If you’re a sports fan who’s really into retro gaming, you’ll be pleased to learn that there are tons of fantastic soccer games released in the late 80s and the early 90s that still rock to this day. If you want to relive the nostalgia, check out the list we’ve prepared for you.
While there are many retro sports games that are worthy of your attention, we’ve decided to pick five that we think are probably the best in this category. While some of these games were released on arcades only, there are also titles that have made their way to PCs and more modern gaming systems, so that you can still enjoy them to this day.
What’s the best old soccer game? Well, there’s quite a few picks here, so read on to find out!
FIFA International Soccer
|Developer:||Extended Play Productions|
This is the old soccer game that started the best-selling sports series of all time. FIFA International Soccer dropped in 1993 on Mega Drive and received subsequent ports in 1994, which made it become a smash hit in Europe.
One of the most important features that differentiate FIFA International Soccer from its direct competitors at the time – Sensible Soccer, Kick Off or Tekhan World Cup – is the isometric perspective. Aside from that, its gameplay is rather typical: you can control one of the eleven footballers on your team and switch between them as you fit. What’s great about the game, though, is that four human players can join in and control four footballers, even if they’re on the opposing teams.
You can choose from four game modes, ranging from exhibition matches through tournaments styled after the FIFA World Cup and similar competitions to knockout games. As far as the players are concerned, they all look the same and have fictional names. But that doesn’t change the fact that FIFA International Soccer started a new franchise with a bang and is one of the best soccer simulators of its era.
Back Street Soccer
This one is probably the most bizarre title on this list, but it’s nevertheless a fun classic that basically turns Street Slam into a soccer game.
Yes, Back Street Soccer is totally unique in its presentation. This arcade game lets you pick one of the fourteen available teams and lead it to victory in a match consisting of eight rounds. It’s often referred to as a “traditional soccer sim,” but its presentation is totally unique and unlike any other game in its genre.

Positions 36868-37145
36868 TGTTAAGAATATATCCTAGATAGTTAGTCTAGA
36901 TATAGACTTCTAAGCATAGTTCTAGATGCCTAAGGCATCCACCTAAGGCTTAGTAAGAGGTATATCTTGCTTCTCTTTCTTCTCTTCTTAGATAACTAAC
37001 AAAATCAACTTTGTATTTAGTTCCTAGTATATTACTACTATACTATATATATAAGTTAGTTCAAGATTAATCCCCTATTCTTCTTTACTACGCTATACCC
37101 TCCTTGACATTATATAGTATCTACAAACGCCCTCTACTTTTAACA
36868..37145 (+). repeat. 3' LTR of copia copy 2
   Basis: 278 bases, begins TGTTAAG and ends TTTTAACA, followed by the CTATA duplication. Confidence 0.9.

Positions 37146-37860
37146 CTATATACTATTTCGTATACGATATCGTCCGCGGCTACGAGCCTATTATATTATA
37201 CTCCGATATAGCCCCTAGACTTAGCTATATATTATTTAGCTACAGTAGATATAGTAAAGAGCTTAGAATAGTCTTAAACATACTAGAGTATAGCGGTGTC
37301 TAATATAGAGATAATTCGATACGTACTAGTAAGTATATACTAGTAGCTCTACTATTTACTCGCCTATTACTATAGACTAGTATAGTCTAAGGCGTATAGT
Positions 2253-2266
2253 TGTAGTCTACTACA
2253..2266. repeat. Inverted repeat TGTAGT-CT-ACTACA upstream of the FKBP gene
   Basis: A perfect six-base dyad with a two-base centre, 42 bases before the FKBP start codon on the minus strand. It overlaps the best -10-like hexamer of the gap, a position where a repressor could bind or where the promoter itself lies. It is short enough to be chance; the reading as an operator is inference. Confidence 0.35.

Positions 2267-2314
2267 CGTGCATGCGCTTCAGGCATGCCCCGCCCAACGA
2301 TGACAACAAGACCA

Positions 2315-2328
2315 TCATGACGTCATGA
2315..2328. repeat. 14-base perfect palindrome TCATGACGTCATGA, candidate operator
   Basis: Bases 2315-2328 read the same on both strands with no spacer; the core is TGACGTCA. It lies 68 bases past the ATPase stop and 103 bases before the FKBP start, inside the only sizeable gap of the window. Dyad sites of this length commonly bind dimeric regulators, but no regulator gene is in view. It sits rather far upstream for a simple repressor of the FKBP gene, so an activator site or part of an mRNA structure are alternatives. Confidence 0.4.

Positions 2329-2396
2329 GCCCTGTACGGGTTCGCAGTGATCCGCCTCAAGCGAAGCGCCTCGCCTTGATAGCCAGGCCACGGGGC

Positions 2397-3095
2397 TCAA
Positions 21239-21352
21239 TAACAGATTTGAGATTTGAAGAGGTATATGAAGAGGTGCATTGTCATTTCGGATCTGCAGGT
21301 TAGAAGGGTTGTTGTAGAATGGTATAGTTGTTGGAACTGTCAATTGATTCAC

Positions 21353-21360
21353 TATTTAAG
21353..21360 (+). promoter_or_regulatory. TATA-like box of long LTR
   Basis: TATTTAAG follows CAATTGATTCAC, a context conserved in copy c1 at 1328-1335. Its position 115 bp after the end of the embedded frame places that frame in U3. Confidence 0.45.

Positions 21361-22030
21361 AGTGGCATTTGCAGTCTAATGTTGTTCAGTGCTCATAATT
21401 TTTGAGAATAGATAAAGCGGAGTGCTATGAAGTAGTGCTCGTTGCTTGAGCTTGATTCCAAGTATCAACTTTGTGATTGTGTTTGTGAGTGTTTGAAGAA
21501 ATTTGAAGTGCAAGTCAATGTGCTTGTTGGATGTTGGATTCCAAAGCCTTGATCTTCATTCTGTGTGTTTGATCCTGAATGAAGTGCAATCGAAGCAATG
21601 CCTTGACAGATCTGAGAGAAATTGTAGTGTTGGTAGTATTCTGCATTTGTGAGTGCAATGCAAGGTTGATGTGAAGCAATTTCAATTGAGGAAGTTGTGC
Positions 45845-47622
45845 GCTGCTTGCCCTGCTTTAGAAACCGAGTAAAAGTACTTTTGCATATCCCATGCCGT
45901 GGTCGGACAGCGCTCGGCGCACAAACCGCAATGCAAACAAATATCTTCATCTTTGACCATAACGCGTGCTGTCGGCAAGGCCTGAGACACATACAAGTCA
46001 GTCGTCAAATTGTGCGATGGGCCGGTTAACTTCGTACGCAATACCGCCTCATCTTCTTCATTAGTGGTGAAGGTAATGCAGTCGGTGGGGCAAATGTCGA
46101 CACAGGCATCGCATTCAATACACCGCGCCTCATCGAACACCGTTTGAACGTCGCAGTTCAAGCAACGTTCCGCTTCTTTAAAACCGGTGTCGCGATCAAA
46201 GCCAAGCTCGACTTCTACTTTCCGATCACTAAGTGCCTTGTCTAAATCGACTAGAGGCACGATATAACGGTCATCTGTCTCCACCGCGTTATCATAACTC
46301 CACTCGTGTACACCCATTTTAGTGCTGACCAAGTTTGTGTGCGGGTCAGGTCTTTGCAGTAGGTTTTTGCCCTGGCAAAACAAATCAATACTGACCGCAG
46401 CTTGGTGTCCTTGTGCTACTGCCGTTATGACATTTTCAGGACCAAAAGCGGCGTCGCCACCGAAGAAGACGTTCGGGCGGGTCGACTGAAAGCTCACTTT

More trivia? This is the first and only sports game that SunA Electronics ever developed. Continue screens display famous footballers in the background. Back Street Soccer supports up to four players at once. All in all, it’s a nice little game from South Korea that should be remembered on lists like this one.
World Soccer '94: Road to Glory
Also known as Striker in Europe, World Soccer ’94 offers super-fast gameplay and plenty of customization options for the player.
Yeah, the tempo of the game takes some getting used to, as even the slowest setting can be dizzying, to say the least. But once you do, you’re in for some good soccer fun.
World Soccer ’94: Road to Glory offers like over a hundred international teams (128 to be exact), each with its pros and cons, and – unfortunately – fictional players. The only team missing from the game is Yugoslavia, which was banned from taking part in international soccer competitions because of the military conflicts there.
You can also choose from five different game modes and set up various things, such as the pitch surface. Dry surfaces are faster than the wet ones and so on, so this has an impact on the gameplay. All things considered, it’s a pretty fun game that Super NES aficionados might want to check out if they haven’t already.
While there were prettier (and probably better) football managers at the time of CM’s release, such as Premier Manager and The Manager, none of them started a best-selling franchise. Championship Manager did.
Created by the Collyer brothers in their bedroom and billed as the most realistic football management simulation ever (well, back then, at least), it’s definitely not the prettiest game on this list. Since it was written in BASIC, it’s pretty basic in the visual department and there are some limitations that the competition didn’t have, such as the fact that the teams don’t feature any real player names.
Still, the game introduced a major innovation, namely average player ratings that let you see how each player was performing throughout the season. While not a huge success, Championship Manager managed to sell five million copies by 2004 and launched the most successful football manager franchise of the 90s and early 2000s, although it was beaten later on by a rival series, Football Manager, created by the original studio that used to work on CM back in the day, Sports Interactive.
Sensible World of Soccer
|Release date:||1994, 2007 (Xbox 360)|
The final entry on our list is considered one of the most important video games of all time. Sensible World of Soccer greatly expands upon the gameplay of its predecessor, adding more complexity to the mix.
That’s right: aside from an arcade soccer game, this one also introduces football manager elements. The career mode lets you manage your club throughout twenty seasons, which includes buying and selling players. Each of these has their own stats which influence the price.
The gameplay is simple, as usual, but there is quite a variety of context-sensitive actions that you can perform. And all you have is eight directions and one shoot key! Sensible World of Soccer is alive and well to this day, with fan tournaments being organized to this day. As you can see, it’s a fantastic classic whose legacy lives on to this day.
As you can see, retro soccer games boast quite a lot of fantastic titles, ranging from arcade-style games to more realistic simulators and football managers. If you’re a fan of old-school stuff, you’ll totally love these. To be honest, these are probably way more fun than today’s releases!